There are some humorous scenes of Svetz trying to reconcile the less than scientifically sound science of Burrough’s Martian technology with his own reality. Niven has quite a bit of fun causing collisions between science and outdated science fiction. Eventually the protagonists discover the truth about why life died out on Mars and, in the process, discover that Earth may now face the same fate. But can they save Earth before time runs out?

Overall, it’s a fun book provided you don’t take it more seriously than it was intended.

Going Green in Texas

One cool thing that came to Texas along with the new year is deregulation of the electricity market. This means instead of being forced to buy my electricity from TXU’s pollution generating plants, I can choose to buy it from non-polluting energy companies. Today I signed up to change our provider from TXU to Green Mountain Energy Company. Green Mountain’s electricity is currently being generated by the more than 4.8GW of wind generation farms in West Texas. Two solar arrays are under construction to add another 100KW of capacity. According to the stats, each household that switches to renewable generation should result in annual reductions of 20,597 lbs of CO2, 54 lbs of SO2, and 37 lbs of Nox. If you’re in Texas, visit their web site and sign up – how often can you do something this easy that might actually make a difference?

Lead Poisoning and Terrorism

Apparent madness, dramatically lower than usual IQ, behavioral and learning disorders, violent anti-social behavior, kidney problems – am I describing the average Islamic terrorist (Bin Laden comes to mind) or a victim of lead poisoning? Turns out the two could have more in common than expected. I ran across an interesting news item that talks about a weird practice among some Arab cultures in which mothers intentionally apply lead-based makeup called “Kohl” to their children’s eyes. It seems the kohl may be having the effect of giving them lead poisoning and frequently the unfortunate developmental problems listed above. What’s even more interesting is that some Arab soldiers (including the Taliban fighters) traditionally use Kohl (I guess to cut down the Sun’s glare?). The article says bin Laden appears to be wearing Kohl in some photos that have been taken of him (and he’s also known to have kidney problems).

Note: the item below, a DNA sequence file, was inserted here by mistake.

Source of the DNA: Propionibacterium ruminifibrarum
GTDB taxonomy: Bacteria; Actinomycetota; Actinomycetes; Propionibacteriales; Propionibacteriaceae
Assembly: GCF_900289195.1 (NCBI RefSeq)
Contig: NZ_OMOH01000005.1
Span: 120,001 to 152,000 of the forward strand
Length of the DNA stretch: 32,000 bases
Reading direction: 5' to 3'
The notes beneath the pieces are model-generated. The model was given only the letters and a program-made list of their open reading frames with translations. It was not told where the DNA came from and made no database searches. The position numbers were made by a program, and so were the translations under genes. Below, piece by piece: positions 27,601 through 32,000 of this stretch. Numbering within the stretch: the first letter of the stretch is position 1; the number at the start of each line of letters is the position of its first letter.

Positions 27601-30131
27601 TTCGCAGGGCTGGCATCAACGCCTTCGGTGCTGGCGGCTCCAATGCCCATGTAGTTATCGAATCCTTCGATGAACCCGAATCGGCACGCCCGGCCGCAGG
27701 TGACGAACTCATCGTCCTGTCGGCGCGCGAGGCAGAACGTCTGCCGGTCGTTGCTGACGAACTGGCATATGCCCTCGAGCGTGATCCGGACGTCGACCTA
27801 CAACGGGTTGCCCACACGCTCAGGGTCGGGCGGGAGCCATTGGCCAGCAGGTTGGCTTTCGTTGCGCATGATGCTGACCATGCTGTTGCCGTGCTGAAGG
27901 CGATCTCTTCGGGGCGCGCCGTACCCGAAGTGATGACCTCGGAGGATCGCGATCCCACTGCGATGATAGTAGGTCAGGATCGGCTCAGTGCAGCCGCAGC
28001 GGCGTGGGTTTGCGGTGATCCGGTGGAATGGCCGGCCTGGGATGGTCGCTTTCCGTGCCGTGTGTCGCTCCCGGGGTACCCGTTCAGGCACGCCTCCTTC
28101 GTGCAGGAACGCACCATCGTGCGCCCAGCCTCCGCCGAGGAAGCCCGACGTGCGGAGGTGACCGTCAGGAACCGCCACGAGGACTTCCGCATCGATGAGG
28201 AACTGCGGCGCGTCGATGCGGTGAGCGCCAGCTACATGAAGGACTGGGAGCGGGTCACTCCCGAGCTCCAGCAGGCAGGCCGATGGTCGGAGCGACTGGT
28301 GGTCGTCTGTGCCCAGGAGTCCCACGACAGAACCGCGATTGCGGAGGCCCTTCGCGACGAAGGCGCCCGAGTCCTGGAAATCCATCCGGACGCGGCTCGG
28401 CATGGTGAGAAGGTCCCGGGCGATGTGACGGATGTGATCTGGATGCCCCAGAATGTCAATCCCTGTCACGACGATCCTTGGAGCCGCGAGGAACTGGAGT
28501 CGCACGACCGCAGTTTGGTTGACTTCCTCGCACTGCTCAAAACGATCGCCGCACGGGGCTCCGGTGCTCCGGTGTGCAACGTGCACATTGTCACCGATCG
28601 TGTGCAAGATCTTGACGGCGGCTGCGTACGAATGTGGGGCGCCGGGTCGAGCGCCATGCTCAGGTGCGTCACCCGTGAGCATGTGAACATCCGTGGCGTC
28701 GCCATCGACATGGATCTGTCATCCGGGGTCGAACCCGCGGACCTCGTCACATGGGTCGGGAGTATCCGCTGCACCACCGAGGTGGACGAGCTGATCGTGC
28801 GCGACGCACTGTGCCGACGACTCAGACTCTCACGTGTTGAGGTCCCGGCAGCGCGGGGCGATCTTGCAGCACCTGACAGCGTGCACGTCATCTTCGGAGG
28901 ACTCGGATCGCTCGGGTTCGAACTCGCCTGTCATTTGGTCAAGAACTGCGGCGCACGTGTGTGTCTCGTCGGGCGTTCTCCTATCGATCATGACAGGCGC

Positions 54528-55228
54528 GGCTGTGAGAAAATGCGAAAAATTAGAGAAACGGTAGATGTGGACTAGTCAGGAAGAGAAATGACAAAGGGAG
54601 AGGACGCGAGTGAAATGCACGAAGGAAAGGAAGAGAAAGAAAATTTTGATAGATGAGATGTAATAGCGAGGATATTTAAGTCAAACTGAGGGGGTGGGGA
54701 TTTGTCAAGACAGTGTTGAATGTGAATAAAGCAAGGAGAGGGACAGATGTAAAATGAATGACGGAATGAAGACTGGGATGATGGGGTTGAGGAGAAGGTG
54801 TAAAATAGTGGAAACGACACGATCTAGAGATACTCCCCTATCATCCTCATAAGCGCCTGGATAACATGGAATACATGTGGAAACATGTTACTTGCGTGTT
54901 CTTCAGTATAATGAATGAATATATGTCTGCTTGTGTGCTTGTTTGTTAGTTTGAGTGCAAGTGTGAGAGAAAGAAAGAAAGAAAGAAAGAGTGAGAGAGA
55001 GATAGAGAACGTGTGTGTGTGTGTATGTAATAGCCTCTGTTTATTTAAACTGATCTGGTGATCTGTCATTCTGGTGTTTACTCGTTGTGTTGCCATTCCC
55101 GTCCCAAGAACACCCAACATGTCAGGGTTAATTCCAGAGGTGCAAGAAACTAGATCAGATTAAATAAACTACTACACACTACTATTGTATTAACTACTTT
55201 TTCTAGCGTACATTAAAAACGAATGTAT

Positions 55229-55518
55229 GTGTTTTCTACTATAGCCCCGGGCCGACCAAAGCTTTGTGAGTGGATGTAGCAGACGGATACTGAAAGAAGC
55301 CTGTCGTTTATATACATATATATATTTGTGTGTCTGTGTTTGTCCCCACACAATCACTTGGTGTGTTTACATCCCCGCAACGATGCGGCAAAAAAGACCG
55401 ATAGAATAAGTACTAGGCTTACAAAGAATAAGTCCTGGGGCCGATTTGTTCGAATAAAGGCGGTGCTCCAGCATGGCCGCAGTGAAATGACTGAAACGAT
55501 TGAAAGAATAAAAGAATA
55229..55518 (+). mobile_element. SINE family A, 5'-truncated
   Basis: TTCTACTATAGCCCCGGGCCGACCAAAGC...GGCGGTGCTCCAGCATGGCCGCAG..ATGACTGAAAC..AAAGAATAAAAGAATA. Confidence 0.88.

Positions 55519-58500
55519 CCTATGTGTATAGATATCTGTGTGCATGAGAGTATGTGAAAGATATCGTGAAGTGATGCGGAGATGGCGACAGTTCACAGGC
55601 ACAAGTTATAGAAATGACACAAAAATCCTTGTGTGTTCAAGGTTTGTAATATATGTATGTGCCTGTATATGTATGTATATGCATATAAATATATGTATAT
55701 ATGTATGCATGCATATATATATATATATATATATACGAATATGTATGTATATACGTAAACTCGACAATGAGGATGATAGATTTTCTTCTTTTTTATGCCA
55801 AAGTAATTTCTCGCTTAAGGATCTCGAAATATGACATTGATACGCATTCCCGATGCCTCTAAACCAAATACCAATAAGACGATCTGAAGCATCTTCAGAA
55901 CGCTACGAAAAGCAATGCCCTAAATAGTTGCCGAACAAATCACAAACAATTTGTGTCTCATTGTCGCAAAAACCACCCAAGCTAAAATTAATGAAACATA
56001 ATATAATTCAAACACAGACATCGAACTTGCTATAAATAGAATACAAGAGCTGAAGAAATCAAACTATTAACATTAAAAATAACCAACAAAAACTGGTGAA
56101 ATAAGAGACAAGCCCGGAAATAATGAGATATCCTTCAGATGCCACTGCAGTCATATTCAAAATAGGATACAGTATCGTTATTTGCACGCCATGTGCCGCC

It’s probably not the whole explanation for all the crazy behavior over there but sure goes a long way towards explaining how some people in the middle east can get sucked into goofy cult-like religions and try to blow themselves up while others seem perfectly normal.

What Happened to the Future?

wow! When I was a kid I used to think about the future a lot. How old will I be in this or that year? What will the world be like? But the future I was thinking of then was 1984, 1999, 2000, and 2001. I never really thought much about what the years after that would be like and here we are. We should have had flying cars, video phones, interplanetary travel, and be wearing quilted silver jumpsuits by now. What we did get were a barely functional International Space Station and a wide variety of colorful cell phones. Maybe our expectations were a bit too high.

But before I get too far into 2002, I should finish up the details of 2001. We had a fine Christmas get-together with relatives, one of the best in while. Susan and I took some time off from work, saw a couple of movies (LOTR and Harry Potter), and got to see a couple of old friends that we don’t see too often. We didn’t do anything spectacular New Years Eve. My brother came over and we watched a DVD or two, listened to CDs, and played a few games to pass the time until midnight. At 11CST, we watched the ball drop in NY. At 11:59, we popped the cork on a bottle of Champagne and toasted the new year using some high-quality, plastic Champagne glasses.

I haven’t quite decided on any New Years resolutions yet but I suppose one should be to keep my home page updated a little more often.